In many ways Tananarive Due’s The Good House uses a medley of elements, that on the surface seem to clash, but put into practice, come together to make a riveting story. One of these elements is her use of pop culture references, mostly music, to reveal the motives and internal thoughts of the characters in the novel. Specifically, her use of this technique in respect to Corey’s character, which reflects not only his age, but also his identity.
One of Corey’s major struggles is finding a balance between who he is and who thinks people expect him to be. His way of speaking reflects his growing up in an affluent area, going to private school, and his mother’s way of raising him. As a result, his peers in Oakland called him “Urkel,” a reference to a character from the 90’s sitcom “Family Matters” who was a stereotypical nerd and happened to be black. In retaliation, Corey changes his speech pattern to fit in and feel like he’s actually a part of them.
It’s interesting that Sean is the one who brings up those musicians which Due uses to show integral parts of Corey. In addition to his role as the messenger (who warns the town of the evils that harbor), he’s also the only person Corey feels like he can be himself around, after all no one would do witchcraft around a casual friend.
Among the list of musicians that Sean lists out to Corey, one of the band’s mentioned was “Arrested Development,” which made Afrocentric music that stemmed from American rap style at the time. The band being Afrocentric hints at the his African roots and the roots of the spirits that led him to his death. Another band mentioned that foretold Corey’s dabbling in magic, was his fascination with the Santeria aspect of the band “The Orishas.” Not only that, but in real life the band tackled identity, racism, and Afro-Cuban religion, which are all recurring themes that Corey faces throughout the book.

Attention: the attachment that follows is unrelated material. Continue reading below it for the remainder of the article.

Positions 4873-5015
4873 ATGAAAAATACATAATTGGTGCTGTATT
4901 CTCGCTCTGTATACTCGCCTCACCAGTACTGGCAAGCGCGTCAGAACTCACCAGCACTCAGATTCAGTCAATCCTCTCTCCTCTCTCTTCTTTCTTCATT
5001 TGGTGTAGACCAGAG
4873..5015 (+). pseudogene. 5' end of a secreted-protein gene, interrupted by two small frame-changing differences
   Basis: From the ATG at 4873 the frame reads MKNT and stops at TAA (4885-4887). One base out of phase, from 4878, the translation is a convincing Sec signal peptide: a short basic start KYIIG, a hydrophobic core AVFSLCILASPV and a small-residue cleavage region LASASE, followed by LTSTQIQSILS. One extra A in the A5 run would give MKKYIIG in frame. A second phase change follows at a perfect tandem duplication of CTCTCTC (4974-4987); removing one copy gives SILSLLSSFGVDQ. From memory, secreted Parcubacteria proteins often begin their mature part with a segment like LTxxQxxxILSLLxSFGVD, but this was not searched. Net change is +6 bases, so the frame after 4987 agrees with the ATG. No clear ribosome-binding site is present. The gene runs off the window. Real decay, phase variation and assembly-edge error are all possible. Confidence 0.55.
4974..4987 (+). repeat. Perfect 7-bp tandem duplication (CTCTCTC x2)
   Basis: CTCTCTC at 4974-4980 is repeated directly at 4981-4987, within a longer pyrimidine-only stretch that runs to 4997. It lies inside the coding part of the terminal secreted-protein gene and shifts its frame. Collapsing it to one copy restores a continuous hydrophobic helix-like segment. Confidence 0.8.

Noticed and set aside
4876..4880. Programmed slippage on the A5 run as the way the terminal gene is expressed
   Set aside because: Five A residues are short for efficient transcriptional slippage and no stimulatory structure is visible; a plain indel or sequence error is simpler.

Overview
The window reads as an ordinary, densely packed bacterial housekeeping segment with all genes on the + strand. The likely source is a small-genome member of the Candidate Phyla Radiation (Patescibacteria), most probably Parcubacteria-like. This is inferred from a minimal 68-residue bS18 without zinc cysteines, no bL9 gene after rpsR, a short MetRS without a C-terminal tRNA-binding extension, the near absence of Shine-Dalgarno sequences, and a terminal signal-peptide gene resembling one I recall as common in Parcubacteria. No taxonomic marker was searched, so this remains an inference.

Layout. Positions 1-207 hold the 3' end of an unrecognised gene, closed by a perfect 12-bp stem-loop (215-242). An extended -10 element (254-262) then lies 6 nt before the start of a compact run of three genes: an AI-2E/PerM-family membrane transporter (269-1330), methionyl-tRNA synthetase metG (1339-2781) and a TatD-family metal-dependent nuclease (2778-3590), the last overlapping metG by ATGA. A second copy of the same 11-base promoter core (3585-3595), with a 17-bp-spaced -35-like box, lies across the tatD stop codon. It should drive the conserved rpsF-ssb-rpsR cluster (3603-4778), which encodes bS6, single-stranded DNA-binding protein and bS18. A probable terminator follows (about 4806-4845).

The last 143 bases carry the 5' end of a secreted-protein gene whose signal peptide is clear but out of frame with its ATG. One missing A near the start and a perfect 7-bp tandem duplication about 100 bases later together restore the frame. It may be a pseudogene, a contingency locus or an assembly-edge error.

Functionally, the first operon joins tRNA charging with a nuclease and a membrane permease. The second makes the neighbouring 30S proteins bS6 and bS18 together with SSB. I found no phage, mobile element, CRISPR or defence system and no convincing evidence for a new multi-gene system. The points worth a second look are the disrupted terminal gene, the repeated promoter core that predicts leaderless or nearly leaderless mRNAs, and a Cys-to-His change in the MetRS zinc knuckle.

However, Corey’s favorite song “Don’t Believe the Hype” by Public Enemy is the pop culture piece that reveals most about him. The song describes the struggles of a black man who seeks to be taken seriously in the music industry; from people believing his work is unoriginal due to his race, to people stereotyping him as an angry black man. He avoids giving in, and displaying anger so that the media can’t impose stereotypes on him.
Similarly, Corey seeks to be taken seriously without sacrificing who he is, and at the same time being who people expect him to be. The conflict arises when people expect him to be two different ways: his mom wants him to reflect the image of an educated black man, and his friends in Oakland expect him to be “hard.”
Arrested Development | Biography, Albums, Streaming Links | AllMusic.
Due, Tananarive. The Good House: A Novel. First Washington Square Press mass market edition,
Washington Square Press, 2006.
Orishas | Biography & History | AllMusic.
https://www.allmusic.com/artist/orishas-mn0000481610/biography. Accessed 13 Sept. 2018.
Public Enemy – Don’t Believe the Hype. genius.com,
https://genius.com/Public-enemy-dont-believe-the-hype-lyrics. Accessed 13 Sept. 2018.